David and his wife Christie rescue impoverished children in the slums of Venezuela. But for David, that's not enough. The supply of homeless children is endless because of the corrupt policies of the Venezuelan government. 

In a rare moment of anger, David lashes out publicly against the government, unaware of the chain reaction that will soon follow. 

When the CIA offers David a once-in-a-lifetime opportunity to play a key role in a "bloodless" coup, he decides to go for it. But little by little, he falls into an unimaginable web of deceit that ends in a desperate, life-or-death gamble to flee the country with his wife and son, with all the resources of a corrupt dictatorship at their heels.

Book Review: The Missionary

I love books.  I always have.
I can read an entire book in a day if it's a good one.
My favorite genre is Christian fiction, so when I had the opportunity to review The Missionary by William Carmichael and David Lambert I was super excited!
The Missionary
Below is the synopsis from the  book's website:

David and his wife Christie rescue impoverished children in the slums of Venezuela. But for David, that's not enough. The supply of homeless children is endless because of the corrupt policies of the Venezuelan government.
In a rare moment of anger, David lashes out publicly against the government, unaware of the chain reaction that will soon follow. 
When the CIA offers David a once-in-a-lifetime opportunity to play a key role in a "bloodless" coup, he decides to go for it. But little by little, he falls into an unimaginable web of deceit that ends in a desperate, life-or-death gamble to flee the country with his wife and son, with all the resources of a corrupt dictatorship at their heels.

So I started reading this book while sitting at an indoor playground with my kiddos--we were there for two hours before I made myself put the book away and take them home!  It will catch your interest in the first chapter and you won't want to put it down!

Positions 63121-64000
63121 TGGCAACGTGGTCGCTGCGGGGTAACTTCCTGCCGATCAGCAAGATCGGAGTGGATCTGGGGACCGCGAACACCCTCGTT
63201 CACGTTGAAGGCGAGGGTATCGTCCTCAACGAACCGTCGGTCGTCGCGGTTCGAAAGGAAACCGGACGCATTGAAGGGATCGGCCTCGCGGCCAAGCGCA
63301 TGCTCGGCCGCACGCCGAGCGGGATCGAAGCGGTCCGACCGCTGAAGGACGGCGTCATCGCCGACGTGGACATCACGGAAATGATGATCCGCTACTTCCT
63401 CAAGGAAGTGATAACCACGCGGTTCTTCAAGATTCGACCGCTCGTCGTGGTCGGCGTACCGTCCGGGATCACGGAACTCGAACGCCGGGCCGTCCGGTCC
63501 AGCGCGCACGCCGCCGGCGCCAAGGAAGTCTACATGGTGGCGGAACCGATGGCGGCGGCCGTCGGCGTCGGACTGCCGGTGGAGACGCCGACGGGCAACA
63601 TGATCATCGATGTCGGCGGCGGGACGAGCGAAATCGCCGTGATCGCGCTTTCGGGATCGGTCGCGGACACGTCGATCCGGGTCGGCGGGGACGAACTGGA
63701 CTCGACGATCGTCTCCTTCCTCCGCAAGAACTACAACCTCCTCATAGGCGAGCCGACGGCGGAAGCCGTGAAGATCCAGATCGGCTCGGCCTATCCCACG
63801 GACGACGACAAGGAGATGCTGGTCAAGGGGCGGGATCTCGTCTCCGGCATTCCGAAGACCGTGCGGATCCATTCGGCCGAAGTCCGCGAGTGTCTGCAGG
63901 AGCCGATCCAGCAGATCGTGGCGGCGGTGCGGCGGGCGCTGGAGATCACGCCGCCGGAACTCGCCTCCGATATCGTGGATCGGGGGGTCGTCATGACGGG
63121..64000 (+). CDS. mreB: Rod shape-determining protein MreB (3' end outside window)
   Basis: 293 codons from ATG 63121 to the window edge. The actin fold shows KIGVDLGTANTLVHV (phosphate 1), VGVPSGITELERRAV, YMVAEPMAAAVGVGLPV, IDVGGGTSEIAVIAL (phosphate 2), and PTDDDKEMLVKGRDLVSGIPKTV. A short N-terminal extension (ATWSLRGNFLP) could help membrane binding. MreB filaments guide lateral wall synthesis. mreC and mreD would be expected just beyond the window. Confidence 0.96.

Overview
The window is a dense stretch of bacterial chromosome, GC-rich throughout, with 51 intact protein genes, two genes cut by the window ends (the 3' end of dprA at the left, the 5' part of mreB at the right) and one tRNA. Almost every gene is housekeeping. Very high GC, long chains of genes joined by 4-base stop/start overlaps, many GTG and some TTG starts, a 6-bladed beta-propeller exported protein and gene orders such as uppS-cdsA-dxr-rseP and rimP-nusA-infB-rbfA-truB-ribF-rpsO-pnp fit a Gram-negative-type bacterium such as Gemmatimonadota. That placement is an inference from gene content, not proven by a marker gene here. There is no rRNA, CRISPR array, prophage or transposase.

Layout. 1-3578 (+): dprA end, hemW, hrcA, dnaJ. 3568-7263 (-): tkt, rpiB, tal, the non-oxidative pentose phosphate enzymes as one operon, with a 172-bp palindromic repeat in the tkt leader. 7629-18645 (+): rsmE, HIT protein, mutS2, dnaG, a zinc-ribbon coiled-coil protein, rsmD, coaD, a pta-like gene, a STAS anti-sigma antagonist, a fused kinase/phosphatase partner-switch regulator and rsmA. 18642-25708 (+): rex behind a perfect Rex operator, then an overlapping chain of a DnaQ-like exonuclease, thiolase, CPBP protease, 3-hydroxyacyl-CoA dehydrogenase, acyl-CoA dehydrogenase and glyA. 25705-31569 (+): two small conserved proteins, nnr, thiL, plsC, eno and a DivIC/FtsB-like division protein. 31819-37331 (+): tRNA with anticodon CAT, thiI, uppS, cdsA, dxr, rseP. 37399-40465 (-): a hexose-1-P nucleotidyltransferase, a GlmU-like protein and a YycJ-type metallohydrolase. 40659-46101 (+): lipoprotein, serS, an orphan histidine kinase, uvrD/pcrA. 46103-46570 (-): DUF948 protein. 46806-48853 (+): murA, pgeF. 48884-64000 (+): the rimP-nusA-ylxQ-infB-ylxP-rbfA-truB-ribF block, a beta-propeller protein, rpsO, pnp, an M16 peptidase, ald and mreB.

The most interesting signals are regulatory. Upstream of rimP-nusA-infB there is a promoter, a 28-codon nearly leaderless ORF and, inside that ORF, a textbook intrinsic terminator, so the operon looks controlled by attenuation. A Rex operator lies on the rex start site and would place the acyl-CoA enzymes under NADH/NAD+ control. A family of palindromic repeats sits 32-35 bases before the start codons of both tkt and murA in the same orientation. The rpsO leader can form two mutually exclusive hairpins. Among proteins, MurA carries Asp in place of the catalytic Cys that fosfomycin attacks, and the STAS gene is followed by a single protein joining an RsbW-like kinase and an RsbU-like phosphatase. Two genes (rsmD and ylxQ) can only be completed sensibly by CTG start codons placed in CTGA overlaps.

I am more of a drama, romance-type but I do enjoy a good action/suspense every once in a while.  This book is definitely more of a suspense novel but has just enough romance between husband and wife to satisfy the romantic side! 
I do have to say that I found it a bit difficult to follow some of the characters at first (the "bad guys") but deeper into the book I had no trouble at all.  I won't go into detail about what happens in the book (I'm not a fan of spoilers!), but I will tell you that as you follow David through this book you will be on the edge of your seat!

The Missionary is a book that anyone who likes suspense novels will enjoy.  It's nice to have a good, "clean" book to read and I can't wait for my husband to pick it up!

Thanks to Bring It On Communications for sending me The Missionary to review!  Be sure to visit their site as well as the website for Deep River Books, which was founded by co-author William Carmichael. 

You can purchase The Missionary at a number of bookstores, but my favorite place to find it is Soles 4 Souls--it's $5 right now, and for each one purchased a pair of shoes will be donated to a child in need!!

*This is a MamaBuzz review. The product was provided by: Bring It On Communications for this review.